having access to ‘wellness days’, workers can even get their holiday
innoculations. A concierge service is being piloted with executives and
employees who report directly to Harvey, including his personal assistant.
"In the first three months, we’ve saved more than 100 Microsoft
hours," he says proudly.

Instead of worrying that they could be replaced by such a service,
Microsoft’s PAs are eagerly signing on to take advantage of it. Making what is
basically an errand-running service available to administrative staff, instead
of just senior executives, allows them to better use their day, thereby
benefiting their bosses. "It means PAs can add even more value,"
Harvey says. "My PA uses the service as much as I do and it has enabled
her to better organise me every day. I was worried PAs might see it as a
threat. In fact, they use it more than the managers."

As to helping all Microsoft employees deliver more value, Harvey is
convinced the real answer is to ensure that each does what they do best every
day. To that end, he is using a Gallup tool called Q12 to gauge Microsoft
employees’ belief, on a scale from 1 to 5, that they are employed to that end.
Typically, such a survey finds that any given workforce will average a 20-22
per cent segment which feels they get that opportunity. "If you want to be
a finance person, and improve the productivity and profitability of a company,
and you can move that number from 22-50 per cent, then imagine a world where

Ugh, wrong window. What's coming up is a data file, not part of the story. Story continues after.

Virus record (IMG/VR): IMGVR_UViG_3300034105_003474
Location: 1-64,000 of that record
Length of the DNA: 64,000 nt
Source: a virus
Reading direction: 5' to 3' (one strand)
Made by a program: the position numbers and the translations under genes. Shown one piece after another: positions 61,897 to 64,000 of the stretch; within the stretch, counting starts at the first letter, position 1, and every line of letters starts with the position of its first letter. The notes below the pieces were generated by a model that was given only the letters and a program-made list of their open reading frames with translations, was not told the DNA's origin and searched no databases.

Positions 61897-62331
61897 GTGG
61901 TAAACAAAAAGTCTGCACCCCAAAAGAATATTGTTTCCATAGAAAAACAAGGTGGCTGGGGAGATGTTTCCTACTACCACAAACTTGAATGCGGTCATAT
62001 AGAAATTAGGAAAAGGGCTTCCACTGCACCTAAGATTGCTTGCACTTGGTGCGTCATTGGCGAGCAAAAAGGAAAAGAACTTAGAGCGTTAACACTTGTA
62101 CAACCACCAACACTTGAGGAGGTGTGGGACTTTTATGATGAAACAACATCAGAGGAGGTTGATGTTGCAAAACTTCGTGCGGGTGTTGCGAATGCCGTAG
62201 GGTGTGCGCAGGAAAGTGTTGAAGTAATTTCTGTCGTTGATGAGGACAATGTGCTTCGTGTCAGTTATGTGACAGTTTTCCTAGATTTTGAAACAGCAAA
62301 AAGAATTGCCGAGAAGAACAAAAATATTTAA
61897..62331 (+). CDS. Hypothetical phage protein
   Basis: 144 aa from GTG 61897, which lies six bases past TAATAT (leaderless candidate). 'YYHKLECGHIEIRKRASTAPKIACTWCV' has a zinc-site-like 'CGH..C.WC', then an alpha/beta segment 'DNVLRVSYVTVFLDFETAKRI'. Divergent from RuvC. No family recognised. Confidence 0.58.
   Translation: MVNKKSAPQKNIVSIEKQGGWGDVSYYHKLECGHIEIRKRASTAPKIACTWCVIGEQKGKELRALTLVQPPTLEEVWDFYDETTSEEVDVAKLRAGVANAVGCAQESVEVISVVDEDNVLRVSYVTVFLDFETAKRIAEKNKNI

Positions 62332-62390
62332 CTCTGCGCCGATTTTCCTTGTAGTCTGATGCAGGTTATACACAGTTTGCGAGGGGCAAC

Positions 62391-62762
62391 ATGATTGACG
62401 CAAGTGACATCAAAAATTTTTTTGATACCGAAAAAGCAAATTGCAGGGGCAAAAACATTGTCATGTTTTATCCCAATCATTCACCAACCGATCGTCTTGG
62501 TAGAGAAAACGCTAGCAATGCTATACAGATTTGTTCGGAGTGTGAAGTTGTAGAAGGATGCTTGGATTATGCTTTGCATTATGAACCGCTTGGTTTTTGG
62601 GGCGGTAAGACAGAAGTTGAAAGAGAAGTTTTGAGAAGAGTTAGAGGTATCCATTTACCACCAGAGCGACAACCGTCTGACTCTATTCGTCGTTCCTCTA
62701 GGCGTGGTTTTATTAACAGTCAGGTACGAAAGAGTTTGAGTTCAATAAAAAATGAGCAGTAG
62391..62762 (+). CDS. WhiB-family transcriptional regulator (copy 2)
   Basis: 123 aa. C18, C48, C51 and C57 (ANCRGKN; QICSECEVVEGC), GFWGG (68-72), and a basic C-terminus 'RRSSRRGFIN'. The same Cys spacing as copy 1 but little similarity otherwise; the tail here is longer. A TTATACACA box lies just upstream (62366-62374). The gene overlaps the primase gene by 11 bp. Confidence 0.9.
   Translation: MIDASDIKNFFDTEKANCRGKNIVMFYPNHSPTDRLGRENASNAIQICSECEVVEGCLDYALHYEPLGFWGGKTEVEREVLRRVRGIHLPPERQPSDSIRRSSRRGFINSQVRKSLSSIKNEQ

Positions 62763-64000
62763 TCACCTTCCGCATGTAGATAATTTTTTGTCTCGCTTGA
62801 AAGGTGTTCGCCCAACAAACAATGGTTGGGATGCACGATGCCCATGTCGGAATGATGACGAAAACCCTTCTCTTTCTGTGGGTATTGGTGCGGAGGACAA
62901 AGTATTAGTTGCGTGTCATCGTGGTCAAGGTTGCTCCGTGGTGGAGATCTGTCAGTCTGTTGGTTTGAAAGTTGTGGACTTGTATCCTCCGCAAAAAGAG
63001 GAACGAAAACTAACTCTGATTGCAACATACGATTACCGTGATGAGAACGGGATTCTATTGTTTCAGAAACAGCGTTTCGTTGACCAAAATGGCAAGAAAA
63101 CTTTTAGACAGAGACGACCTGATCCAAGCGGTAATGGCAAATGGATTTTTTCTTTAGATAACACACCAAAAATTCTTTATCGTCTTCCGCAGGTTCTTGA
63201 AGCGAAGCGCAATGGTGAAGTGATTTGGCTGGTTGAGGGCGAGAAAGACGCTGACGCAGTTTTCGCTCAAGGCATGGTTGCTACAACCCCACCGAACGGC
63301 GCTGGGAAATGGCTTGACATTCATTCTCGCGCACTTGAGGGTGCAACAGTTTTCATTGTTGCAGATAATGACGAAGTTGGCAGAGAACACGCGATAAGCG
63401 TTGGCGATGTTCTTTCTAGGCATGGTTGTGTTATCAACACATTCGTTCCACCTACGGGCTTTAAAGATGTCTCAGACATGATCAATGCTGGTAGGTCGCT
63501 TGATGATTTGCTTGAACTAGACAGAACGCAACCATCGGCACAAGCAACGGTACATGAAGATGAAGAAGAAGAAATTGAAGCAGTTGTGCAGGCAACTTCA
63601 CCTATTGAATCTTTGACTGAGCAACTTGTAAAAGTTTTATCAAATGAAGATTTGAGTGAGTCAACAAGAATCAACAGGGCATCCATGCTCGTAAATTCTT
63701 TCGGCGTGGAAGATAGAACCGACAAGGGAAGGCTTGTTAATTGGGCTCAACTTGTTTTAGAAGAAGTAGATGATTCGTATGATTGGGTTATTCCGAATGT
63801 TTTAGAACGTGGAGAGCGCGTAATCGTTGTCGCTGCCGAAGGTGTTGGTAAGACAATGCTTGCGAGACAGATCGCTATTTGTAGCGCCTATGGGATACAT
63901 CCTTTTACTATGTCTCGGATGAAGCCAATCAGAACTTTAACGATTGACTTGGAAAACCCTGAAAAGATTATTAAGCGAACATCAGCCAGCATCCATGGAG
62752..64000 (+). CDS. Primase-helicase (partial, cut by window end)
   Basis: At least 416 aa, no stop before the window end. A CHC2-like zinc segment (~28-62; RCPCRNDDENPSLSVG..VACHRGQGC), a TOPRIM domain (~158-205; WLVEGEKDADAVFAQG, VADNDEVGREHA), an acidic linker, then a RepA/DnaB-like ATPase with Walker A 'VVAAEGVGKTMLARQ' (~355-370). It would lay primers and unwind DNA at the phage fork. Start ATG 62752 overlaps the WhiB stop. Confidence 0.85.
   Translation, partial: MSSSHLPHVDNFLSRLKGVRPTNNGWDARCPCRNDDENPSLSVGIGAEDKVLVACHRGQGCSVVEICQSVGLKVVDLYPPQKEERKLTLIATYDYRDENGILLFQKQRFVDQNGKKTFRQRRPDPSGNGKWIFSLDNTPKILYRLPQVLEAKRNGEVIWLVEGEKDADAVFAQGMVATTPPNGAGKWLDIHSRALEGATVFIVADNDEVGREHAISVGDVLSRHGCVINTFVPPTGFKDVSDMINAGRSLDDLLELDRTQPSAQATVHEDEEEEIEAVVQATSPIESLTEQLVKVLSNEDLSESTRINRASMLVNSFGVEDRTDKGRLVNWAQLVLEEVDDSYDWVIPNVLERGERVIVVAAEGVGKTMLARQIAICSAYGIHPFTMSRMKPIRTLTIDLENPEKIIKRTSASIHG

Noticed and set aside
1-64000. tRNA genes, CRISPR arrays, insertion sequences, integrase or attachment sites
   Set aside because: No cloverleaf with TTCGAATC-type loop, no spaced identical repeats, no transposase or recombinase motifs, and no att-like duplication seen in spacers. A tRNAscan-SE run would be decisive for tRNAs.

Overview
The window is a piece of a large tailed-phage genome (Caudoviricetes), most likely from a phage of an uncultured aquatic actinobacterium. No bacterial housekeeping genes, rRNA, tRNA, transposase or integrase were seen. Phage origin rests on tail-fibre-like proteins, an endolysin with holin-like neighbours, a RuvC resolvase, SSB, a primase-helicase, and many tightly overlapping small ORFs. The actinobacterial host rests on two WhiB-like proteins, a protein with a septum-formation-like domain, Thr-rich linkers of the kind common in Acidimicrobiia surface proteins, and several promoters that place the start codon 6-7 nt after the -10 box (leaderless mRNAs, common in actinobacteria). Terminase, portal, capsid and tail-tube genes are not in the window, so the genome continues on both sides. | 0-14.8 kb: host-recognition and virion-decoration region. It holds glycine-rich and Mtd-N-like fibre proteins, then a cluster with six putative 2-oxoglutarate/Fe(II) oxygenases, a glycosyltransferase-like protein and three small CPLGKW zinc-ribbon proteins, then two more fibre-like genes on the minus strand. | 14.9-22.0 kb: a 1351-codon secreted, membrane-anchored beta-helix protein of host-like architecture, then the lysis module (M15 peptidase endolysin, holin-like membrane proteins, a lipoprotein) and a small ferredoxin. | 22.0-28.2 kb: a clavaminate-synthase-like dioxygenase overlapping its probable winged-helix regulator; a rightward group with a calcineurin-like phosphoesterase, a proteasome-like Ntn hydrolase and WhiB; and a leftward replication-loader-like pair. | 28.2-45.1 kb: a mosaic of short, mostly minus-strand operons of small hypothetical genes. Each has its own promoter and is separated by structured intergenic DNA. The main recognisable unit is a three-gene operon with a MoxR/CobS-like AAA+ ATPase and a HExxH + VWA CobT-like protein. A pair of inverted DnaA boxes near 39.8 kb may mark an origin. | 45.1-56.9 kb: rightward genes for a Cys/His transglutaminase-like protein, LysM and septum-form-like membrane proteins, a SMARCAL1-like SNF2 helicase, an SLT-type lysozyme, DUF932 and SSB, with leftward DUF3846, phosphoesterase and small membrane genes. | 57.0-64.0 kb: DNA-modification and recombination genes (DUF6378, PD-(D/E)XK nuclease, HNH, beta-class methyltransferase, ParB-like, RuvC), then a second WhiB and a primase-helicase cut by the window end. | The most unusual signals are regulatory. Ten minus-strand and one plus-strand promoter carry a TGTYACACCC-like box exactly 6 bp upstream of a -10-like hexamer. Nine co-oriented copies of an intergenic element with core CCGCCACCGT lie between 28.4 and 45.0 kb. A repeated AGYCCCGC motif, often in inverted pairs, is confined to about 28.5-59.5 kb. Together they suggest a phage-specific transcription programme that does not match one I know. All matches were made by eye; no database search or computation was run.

you’ve got 50 or 60 per cent who do what they do best every day," Harvey

"One hundred per cent is probably unrealistic, but to move to that sort
of level, that’s where you get huge profitability or efficiency gains in a
corporation. Imagine being at work with all your friends around you, who are
doing what they do best and they love being there, and they know why they’re
there," Harvey continues.

He plans to run a Q12 survey at Reading within the first quarter of this
year, with an eye on bringing that operation’s level to "40, 50 or 60 per
cent over the next few years. Big challenge".

"But put people in a job they really love, and then you’ll see the
difference. That’s what I enjoy watching," Harvey says. "That’s why I
get up every day. My personal mission in life is to help people achieve things
they wouldn’t otherwise do."

Within his "people, profits and loyalty", or HR department, Harvey
says HR people can only succeed in having a positive impact if they "wake
up worrying about the things" that worry Microsoft’s other
departments" – business strategy, for example, and the bottom line.
"So it’s very important that my people are actually out there living and
breathing the experience. The hard thing is, how do you get them to be close but
remain independent? You have to have that little gap: ‘yes, I’m with you in the
business but I’m also here to protect the interests of all the employees at the
same time.’"